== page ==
When Tetsuya Mariko released his second feature film Destruction Babies (2016), it impressed audiences all over the world and secured a multitude of awards, like the best emerging director prize at the Locarno Film Festival and the Silver Montgolfiere at the Festival des 3 Continents. Can Tetsuya Mariko impress us again with his third feature film, Miyamoto (2019)? Let’s find out in our review.
One night, Yasuko Nanako (Yu Aoi) invites Hiroshi Miyamoto (Sosuke Ikematsu) to her home for dinner. Suddenly, their get-together is disturbed by Nakano’s current boyfriend Yuji (Arata Iura) whom she wants to break up with. Nanako’s break down forces Miyamoto to take the stage and affirm that he will protect her.
Some time later, not long after been severely beaten up, Miyamoto visits his parents to introduce Yasuko Nakano to them. He tells them, as if it was a faits-diver, that they are going to marry. When Nanako gets unwell at dinner, Miyamoto’s mother quickly discovers that her son’s bride to be is already pregnant.
The narrative of Miyamoto, as the title already implies, is about Hiroshi Miyamoto. But while one might feel that Miyamoto’s trajectory is all about ‘maleness’ and becoming a man for a woman, what is truly at stake is, while related to the symbolic-imaginary dimension of maleness, something else entirely. What is, in fact, at stake in this narrative is a subjective nomination – You are my woman, I’m your man.
At the beginning of Tetsuya’s narrative, Miyamoto is revealed as someone who struggles to speak from his subject, as someone who uses speech in a brute and evasive way – i.e. he uses speech in order to silence, as quickly as possible, the questions of the other – and refuses to abide to the unwritten expectations of the other, e.g. his parents. Where does this behaviour originate from and why does he feel the need to keep certain things unsaid? Yes, the unsaid. The presence of the unsaid is revealed by the snarky remarks Miyamoto makes to scare off his genuinely concerned (m)Other as well is by the crying that he tries to keep hidden from everyone.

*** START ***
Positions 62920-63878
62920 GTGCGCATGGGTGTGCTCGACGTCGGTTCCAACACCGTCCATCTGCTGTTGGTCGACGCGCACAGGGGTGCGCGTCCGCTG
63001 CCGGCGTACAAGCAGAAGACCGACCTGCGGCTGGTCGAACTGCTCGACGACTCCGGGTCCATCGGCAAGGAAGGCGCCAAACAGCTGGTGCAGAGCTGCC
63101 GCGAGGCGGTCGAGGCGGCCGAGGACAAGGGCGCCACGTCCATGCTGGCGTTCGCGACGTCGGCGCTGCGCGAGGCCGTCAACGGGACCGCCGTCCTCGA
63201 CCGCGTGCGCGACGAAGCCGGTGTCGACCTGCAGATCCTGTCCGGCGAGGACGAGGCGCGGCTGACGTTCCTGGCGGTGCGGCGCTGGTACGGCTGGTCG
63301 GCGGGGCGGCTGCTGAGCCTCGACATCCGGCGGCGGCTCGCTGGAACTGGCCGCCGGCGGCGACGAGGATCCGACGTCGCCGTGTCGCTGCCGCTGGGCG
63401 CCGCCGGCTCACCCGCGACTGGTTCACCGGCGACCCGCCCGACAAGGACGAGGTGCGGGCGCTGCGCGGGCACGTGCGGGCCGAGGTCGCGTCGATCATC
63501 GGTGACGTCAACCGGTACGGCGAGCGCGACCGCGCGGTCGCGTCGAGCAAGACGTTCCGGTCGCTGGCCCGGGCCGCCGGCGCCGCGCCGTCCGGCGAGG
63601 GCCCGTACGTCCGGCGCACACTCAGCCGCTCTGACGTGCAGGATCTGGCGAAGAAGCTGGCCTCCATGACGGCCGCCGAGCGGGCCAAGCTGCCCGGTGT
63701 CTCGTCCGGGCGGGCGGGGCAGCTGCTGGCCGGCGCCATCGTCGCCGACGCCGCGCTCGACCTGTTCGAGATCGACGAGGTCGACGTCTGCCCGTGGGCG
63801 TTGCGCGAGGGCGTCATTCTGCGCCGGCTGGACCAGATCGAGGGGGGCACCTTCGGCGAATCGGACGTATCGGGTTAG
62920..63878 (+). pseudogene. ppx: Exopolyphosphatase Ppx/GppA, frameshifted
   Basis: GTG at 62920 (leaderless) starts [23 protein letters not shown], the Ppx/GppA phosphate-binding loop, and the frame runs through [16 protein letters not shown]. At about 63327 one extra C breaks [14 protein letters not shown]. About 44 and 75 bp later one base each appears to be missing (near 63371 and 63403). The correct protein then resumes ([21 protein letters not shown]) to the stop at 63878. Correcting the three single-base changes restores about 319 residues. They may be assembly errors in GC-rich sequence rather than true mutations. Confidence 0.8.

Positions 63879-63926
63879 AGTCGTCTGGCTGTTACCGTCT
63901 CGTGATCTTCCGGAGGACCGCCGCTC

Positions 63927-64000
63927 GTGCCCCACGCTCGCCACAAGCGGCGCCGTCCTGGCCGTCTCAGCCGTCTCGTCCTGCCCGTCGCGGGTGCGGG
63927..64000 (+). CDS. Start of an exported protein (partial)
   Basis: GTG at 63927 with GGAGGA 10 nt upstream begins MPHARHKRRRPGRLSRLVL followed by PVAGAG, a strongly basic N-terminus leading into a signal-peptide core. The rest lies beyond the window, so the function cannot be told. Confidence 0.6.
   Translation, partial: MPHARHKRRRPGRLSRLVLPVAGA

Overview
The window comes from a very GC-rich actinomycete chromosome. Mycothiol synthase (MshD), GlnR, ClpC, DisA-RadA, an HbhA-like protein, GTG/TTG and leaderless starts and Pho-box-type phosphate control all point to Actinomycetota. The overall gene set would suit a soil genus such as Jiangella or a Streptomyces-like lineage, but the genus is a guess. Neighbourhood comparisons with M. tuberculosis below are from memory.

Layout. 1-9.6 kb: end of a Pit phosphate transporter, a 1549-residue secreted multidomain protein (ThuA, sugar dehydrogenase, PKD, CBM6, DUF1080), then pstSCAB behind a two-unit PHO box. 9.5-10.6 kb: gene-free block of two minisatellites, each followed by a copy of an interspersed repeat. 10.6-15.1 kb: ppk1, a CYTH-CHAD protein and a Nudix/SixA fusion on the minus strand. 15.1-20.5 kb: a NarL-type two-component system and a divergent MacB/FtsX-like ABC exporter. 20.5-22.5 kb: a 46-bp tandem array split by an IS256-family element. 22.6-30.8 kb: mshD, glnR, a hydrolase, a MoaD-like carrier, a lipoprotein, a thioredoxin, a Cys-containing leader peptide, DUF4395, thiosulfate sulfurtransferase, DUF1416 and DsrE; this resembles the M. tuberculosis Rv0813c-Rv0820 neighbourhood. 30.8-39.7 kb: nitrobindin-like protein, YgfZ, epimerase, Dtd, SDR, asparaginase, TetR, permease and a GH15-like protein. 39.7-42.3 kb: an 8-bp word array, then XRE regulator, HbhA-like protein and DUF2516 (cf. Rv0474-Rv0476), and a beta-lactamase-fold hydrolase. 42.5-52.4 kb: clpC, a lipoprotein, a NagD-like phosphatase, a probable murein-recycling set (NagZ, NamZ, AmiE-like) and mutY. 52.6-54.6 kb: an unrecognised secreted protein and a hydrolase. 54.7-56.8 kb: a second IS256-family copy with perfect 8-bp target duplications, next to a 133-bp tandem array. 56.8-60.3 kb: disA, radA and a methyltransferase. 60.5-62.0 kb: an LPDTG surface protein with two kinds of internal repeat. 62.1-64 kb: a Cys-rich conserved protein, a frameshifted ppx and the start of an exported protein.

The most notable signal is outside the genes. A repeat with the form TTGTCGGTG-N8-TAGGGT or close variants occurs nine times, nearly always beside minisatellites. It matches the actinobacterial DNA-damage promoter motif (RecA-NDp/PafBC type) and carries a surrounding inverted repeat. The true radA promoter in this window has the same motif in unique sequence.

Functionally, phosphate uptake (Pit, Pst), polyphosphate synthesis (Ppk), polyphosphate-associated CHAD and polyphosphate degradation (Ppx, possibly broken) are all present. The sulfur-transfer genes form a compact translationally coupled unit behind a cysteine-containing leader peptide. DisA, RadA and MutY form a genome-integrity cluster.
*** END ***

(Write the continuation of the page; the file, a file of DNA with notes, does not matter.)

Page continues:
The aspect that Miyamoto wants to hide, the part of his subject that he does not want to bring into play is, in our view, nothing other than his past failure as subject and as man at the level of his imaginary ideal. His empty speech, his silencing speech, and the rude image he clothes himself with to scare off those interested in his subject all serve the same purpose: to hide for himself as well as for the other the fact that he failed.
The failure, as implied by the narrative, is related to a subjective act, a symbolic speech-act he was forced to make. When Yuij is bothering Yasuko, Yasuko forces him to perform a subjective speech-act – “I will protect Yasuko Nakano” and “You are my woman”. Yasuko brings, in other words, her lack or her vulnerability in play in such a way that it demands a phallic act (i.e. a display of power) as well as a subjective act of Miyamoto (i.e. the assumption of the role of protector). While Miyamoto’s speech-act, of course, corresponds with a certain chivalrous ideal of maleness – i.e. saving a damsel in distress is noble – and is partially about the assertion of one’s maleness, this act, at its fundamental level, is all about establishing a lovers-relation in the symbolic.
What has nothing to do with asserting oneself as subject but everything with identifying with a certain ideal of maleness is Miyamoto’s drinking behaviour – i.e. the ease by which he can be persuaded to down his beer or a bottle of sake. Miyamoto drinking behaviour reveals how powerful a societal ideal can influence a subject that is marked by a subjective insecurity. Miyamoto clings to this ideal image of the other/Other to ‘prove’ his maleness for himself as well as for the other. But, as the subtle lightheartedness of these scenes underline, he does not prove his maleness at all; the only thing he proves with his enthusiasm to drink is that he, at any prize, wants to misrecognize the subjective insecurity that marks him as man.